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California Regulators Reconsider Workplace Mask Rules…Again

California’s workplace regulators are set to again reconsider controversial masking rules designed to protect employees against the coronavirus — requirements that business organizations say will make it harder for them to operate when the state fully reopens its economy next week.

A “special meeting” of the California Occupational Safety and Health Standards Board was hastily scheduled for Wednesday after State Health Officer Dr. Tomás Aragón sent a letter to the panel reiterating the state’s plans to follow federal guidance starting next Tuesday.

Aragón said the state will do away with virtually all social distancing requirements and drop the mask requirement for people who are vaccinated while “requiring face coverings for all unvaccinated individuals in indoor public settings and businesses.”

That policy conflicts with the board’s vote last week to allow workers to go maskless only if every employee in a room is fully vaccinated against the coronavirus. The board will consider Aragón’s letter “and take action if appropriate,” board spokeswoman Erika Monterroza said.

The Cal/OSHA board’s regulations apply in almost every workplace in the state, including workers in offices, factories and retail.

The board at Wednesday’s meeting could withdraw the new rules that it adopted less than a week ago because those have not yet become effective, Monterroza said.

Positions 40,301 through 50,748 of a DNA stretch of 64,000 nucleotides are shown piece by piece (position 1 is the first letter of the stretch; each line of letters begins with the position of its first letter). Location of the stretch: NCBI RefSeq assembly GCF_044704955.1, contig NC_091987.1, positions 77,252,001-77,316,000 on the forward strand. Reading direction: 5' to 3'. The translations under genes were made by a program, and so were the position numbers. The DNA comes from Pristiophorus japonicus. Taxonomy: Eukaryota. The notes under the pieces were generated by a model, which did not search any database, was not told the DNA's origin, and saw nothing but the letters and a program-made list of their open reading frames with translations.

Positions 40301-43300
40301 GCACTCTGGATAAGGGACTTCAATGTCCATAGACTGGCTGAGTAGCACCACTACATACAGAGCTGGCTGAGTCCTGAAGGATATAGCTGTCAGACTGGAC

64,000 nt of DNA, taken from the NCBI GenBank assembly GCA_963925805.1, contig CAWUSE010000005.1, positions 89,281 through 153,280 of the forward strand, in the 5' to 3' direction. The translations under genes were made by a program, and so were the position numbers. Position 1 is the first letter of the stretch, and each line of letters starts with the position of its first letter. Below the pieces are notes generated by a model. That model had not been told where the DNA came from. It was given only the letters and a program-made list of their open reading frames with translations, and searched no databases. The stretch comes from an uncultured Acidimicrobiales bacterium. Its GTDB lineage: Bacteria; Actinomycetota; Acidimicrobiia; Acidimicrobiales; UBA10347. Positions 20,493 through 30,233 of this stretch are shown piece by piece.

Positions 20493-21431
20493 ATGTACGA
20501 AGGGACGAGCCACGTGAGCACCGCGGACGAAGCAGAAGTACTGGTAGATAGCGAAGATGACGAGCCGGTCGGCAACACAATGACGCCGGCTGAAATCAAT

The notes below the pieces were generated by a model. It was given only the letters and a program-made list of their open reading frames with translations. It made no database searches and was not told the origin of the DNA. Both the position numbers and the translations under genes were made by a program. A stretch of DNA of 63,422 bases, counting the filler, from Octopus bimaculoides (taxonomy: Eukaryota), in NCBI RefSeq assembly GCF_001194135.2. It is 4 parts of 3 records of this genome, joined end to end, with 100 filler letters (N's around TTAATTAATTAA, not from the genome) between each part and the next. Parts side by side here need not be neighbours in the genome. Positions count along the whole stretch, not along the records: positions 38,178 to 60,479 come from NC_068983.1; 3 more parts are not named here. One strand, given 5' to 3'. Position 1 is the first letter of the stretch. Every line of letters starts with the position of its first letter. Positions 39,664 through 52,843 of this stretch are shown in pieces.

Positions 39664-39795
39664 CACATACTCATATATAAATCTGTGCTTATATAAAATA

But that would at least temporarily leave in place existing emergency rules that are even more stringent, requiring all workers to keep distanced and masked even if vaccinated.

The board can’t adopt new changes without posting the proposed revisions and giving the public at least five calendar days of notice, she said. That potentially sets up further public comment and action at the board’s regularly scheduled June 17 meeting.

The board’s rules decision have put Newsom in an awkward position as the state nears what he promised would be a full reopening and while he faces a likely recall election in the fall.

Business groups have asked Newsom to use his emergency powers to intervene and rescind the board’s regulations, but Newsom indicated he was disinclined to do so when asked about taking such action last Friday.

Carl DeMaio, a former San Diego city councilman who wants Newsom recalled, sent an email to supporters on Tuesday that highlighted an “absurd new mask mandate” that “is not only an inconvenience to workers, but this anti-science policy imposes significant costs on small businesses and opens them up to costly frivolous lawsuits.”

The board said it will hear briefings from the state Department of Public Health and California’s Division of Occupational Safety and Health at Wednesday’s meeting before considering “the impact of the presented information” on its new rules.

—The Associated Press

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